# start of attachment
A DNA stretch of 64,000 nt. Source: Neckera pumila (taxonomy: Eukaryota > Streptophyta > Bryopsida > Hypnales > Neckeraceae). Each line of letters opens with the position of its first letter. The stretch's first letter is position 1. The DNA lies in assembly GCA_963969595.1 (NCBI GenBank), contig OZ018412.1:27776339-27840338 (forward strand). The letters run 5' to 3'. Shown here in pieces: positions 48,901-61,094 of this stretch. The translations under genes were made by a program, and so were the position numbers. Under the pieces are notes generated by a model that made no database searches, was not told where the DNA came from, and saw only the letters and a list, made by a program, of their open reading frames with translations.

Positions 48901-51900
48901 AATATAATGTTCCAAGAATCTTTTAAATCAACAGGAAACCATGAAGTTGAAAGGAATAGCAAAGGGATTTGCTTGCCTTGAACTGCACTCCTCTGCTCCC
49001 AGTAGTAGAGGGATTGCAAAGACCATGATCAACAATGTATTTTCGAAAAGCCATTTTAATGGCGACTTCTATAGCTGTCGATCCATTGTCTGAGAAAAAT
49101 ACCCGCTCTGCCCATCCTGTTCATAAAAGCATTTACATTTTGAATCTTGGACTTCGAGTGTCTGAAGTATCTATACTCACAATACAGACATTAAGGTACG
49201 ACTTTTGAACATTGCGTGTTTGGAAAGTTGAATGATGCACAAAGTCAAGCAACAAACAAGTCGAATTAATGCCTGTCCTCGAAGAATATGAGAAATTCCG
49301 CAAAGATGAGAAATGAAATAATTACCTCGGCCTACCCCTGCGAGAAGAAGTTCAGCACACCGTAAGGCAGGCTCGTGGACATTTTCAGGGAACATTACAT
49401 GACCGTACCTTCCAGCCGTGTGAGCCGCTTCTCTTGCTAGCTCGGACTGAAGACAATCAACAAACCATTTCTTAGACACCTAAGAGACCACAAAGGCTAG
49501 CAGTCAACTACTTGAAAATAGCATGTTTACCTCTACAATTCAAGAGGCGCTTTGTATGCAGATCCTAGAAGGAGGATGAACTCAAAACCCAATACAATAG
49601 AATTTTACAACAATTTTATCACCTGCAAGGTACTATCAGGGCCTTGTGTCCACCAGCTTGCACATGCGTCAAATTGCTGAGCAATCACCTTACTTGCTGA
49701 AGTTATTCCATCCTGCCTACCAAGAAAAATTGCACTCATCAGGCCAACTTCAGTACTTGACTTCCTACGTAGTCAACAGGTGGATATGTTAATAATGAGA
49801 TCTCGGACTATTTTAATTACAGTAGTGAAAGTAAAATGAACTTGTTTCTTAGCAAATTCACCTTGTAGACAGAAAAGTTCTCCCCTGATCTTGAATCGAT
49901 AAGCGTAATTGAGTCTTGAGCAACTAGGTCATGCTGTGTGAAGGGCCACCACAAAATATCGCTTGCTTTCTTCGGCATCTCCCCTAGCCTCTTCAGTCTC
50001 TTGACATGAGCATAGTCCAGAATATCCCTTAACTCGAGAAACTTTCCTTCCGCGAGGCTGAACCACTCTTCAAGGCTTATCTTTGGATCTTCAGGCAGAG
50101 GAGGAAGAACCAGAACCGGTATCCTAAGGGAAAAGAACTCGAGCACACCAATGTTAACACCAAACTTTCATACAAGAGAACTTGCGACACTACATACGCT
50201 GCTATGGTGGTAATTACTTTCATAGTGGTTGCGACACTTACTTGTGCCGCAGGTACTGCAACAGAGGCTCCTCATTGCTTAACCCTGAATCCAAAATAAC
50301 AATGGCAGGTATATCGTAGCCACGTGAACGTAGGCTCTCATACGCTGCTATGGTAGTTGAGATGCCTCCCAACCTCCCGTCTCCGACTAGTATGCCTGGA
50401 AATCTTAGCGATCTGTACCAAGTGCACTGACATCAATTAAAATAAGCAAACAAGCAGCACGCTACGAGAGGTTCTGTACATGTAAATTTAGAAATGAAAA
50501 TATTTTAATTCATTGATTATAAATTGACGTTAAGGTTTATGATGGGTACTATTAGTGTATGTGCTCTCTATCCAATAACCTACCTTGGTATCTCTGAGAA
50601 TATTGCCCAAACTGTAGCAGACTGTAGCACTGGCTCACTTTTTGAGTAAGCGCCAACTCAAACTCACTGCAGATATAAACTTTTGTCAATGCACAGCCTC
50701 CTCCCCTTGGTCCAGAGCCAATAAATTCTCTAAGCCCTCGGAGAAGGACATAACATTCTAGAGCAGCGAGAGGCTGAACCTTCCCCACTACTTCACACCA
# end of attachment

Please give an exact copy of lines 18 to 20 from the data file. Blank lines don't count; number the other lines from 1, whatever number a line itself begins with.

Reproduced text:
50401 AATCTTAGCGATCTGTACCAAGTGCACTGACATCAATTAAAATAAGCAAACAAGCAGCACGCTACGAGAGGTTCTGTACATGTAAATTTAGAAATGAAAA
50501 TATTTTAATTCATTGATTATAAATTGACGTTAAGGTTTATGATGGGTACTATTAGTGTATGTGCTCTCTATCCAATAACCTACCTTGGTATCTCTGAGAA
50601 TATTGCCCAAACTGTAGCAGACTGTAGCACTGGCTCACTTTTTGAGTAAGCGCCAACTCAAACTCACTGCAGATATAAACTTTTGTCAATGCACAGCCTC